FMA plan could cost $11M
By Carol Gentry
4/10/2009 © Health News Florida
The Florida Medical Association’s number-one legislative priority for this session -- changing the way doctors are paid in the state's self-insured health plan -- took a hit on Thursday when an actuary said it could cost $11 million.
That hole in the state health insurance fund would have to be made up by taxpayers. Lawmakers have already ruled out a jump in premiums for state workers, who have not had a raise in three years.
But there isn’t any extra money in the state budget to tap this year – quite the opposite. The prospect of rising costs has consumer groups joining with insurers in opposing Senate Bill 1122.
“We pay twice what Europeans pay for health care already,” says Richard Polangin of Florida Public Interest Research Group. “Now is the wrong time to raise costs.”
Orthopedic surgeon Michael Wasylik, the FMA’s managed-care committee chair, says the figures are wildly inflated because of an underlying assumption – that if it passes, a lot of doctors will drop out of health-plan networks. That’s not so, he says.
“I’m flabbergasted that there’s so much resistance,” he said. That resistance is being led by Blue Cross and Blue Shield of Florida.
SB 1122 involves changing the insurance payment system in preferred provider organizations, or PPOs. These plans offer doctors a deal: If you join our network, we’ll give you access to lots of patients in exchange for substantial discounts.
Blue Cross can get deep discounts because it’s the state’s largest insurer, with 4 million customers. It also serves as administrator for the state's self-funded PPO, which covers about 42 percent of those eligible for state coverage, about 44,000 people. HMOs cover 45 percent of the state group, and nearly 13 percent are uninsured.
If a Blue Cross PPO patient sees a doctor inside the network, the insurer sends the payment directly to the medical office. But when members get treatment from a provider outside the network, they pay the bill themselves and get reimbursement later from Blue Cross for its share of the bill. Current law requires PPO's to make direct payment to out-of-network providers only in emergencies.
On its face, SB 1122 appears simple and innocuous: It requires insurers to pay providers who aren’t part of their PPO network directly, instead of sending the payment to the patient, as long as the patient authorizes it. That authorization is called "mandatory assignment."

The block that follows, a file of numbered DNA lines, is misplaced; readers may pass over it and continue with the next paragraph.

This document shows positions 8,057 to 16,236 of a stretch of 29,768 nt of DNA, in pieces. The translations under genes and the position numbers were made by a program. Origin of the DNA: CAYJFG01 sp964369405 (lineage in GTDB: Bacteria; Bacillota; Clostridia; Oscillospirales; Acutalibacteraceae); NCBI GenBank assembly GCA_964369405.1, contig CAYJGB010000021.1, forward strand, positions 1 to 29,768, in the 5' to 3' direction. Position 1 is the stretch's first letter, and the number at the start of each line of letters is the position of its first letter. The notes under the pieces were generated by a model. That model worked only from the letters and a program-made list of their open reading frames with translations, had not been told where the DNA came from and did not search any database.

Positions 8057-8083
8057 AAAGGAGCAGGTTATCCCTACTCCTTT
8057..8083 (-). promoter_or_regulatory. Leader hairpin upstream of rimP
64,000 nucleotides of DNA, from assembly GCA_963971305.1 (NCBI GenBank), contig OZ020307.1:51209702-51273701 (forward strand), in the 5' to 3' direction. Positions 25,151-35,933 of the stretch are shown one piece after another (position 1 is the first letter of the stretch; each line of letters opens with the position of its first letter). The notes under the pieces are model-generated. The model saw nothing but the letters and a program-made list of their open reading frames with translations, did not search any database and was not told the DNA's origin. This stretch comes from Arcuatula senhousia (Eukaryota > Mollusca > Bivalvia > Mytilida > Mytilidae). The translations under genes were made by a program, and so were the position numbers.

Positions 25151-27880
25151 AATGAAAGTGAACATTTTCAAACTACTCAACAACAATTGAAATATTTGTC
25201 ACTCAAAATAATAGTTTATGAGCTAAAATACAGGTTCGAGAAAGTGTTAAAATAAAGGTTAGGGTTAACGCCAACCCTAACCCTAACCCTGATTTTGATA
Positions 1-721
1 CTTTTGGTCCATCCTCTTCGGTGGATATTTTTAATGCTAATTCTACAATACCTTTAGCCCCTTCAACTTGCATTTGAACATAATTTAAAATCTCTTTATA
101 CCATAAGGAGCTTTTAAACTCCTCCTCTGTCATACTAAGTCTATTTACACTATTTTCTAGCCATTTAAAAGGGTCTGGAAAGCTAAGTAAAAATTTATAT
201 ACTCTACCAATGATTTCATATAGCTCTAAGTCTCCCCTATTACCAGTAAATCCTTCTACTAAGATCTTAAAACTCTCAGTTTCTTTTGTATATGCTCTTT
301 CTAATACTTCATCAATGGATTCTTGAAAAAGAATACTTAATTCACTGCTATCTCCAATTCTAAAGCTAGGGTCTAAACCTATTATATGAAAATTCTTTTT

“It doesn’t change what they pay,” says the FMA's Wasylik. “They’re just sending the money to the doctor instead of the patient.”
He gave an example of why this is important to FMA: Patients who seek treatment for drug addiction outside their network have been known to take the insurance check and spend it on drugs rather than pay for their treatment. Doctors end up trying to collect the money.
But opponents say this issue is not that simple. It would allow doctors outside the network – who haven’t agreed to discounts – to bill Blue Cross directly at rates much higher than the in-network doctors receive, said company lobbyist Paul Sanford.
That would influence some to drop out of the network, he said. And even though patients’ co-payments would be higher if they went to the out-of-network doctors, some would do so rather than change physicians. Also, they would have to pay only their share of the bill, rather than the full payment upfront.
An actuary hired by Blue Cross to forecast what would happen if SB 1122 passes said more than one in four visits would be to out-of-network providers and that the insurer would have to raise in-network doctors' payment rates by 11.5 percent to keep them from dropping out, especially in regions and specialties where there is great demand for services.
All of this would push up state costs by nearly $16 million this year and double patients’ out-of-pocket costs, the Blue Cross consultant predicted.
The matter is so complicated that the Florida Department of Management Services (DMS), which contracts with health insurers to cover state workers and retirees, hired its own actuary.
A report by Gabriel Roeder Smith & Co. (GRS) made public on Thursday forecast that the behavior of both doctors and patients would likely change in significant ways if SB 1122 passes.
While GRS’ assumptions were more moderate than Blue Cross’s, they were still grim: 15 percent of visits would be out of network and payments to doctors in the network would rise by 7 percent. GRS did note, however, that this sort of forecasting is not an exact science.
"Predicting provider and member behavior is difficult," the report says. "The reaction to mandatory assignment is likely to vary by provider specialty and market," with rural areas likely feeling the greatest impact.
Even though the bill sounds as though it would make life easier for consumers, some consumer advocates are fighting it because they believe the actuaries and fear costs will jump. They say insurers need the leverage of reserving direct payment to doctors in their network to discourage doctor groups from opting out.
“I don’t think there’s any doubt that networks would be weakened” if the PPO bill passes, said FPIRG’s Polangin.
A crippling amendment, attached earlier this week, would limit fees by providers who aren’t in the network to 80 percent of the current Medicare fee schedule except in emergencies – an amount so parsimonious that it’s unlikely to find any takers.
But there’s a sense that the amendment will likely be stripped from the bill as it moves on, putting the issue back in play.
--Contact Carol Gentry by e-mail or at 727-410-3266.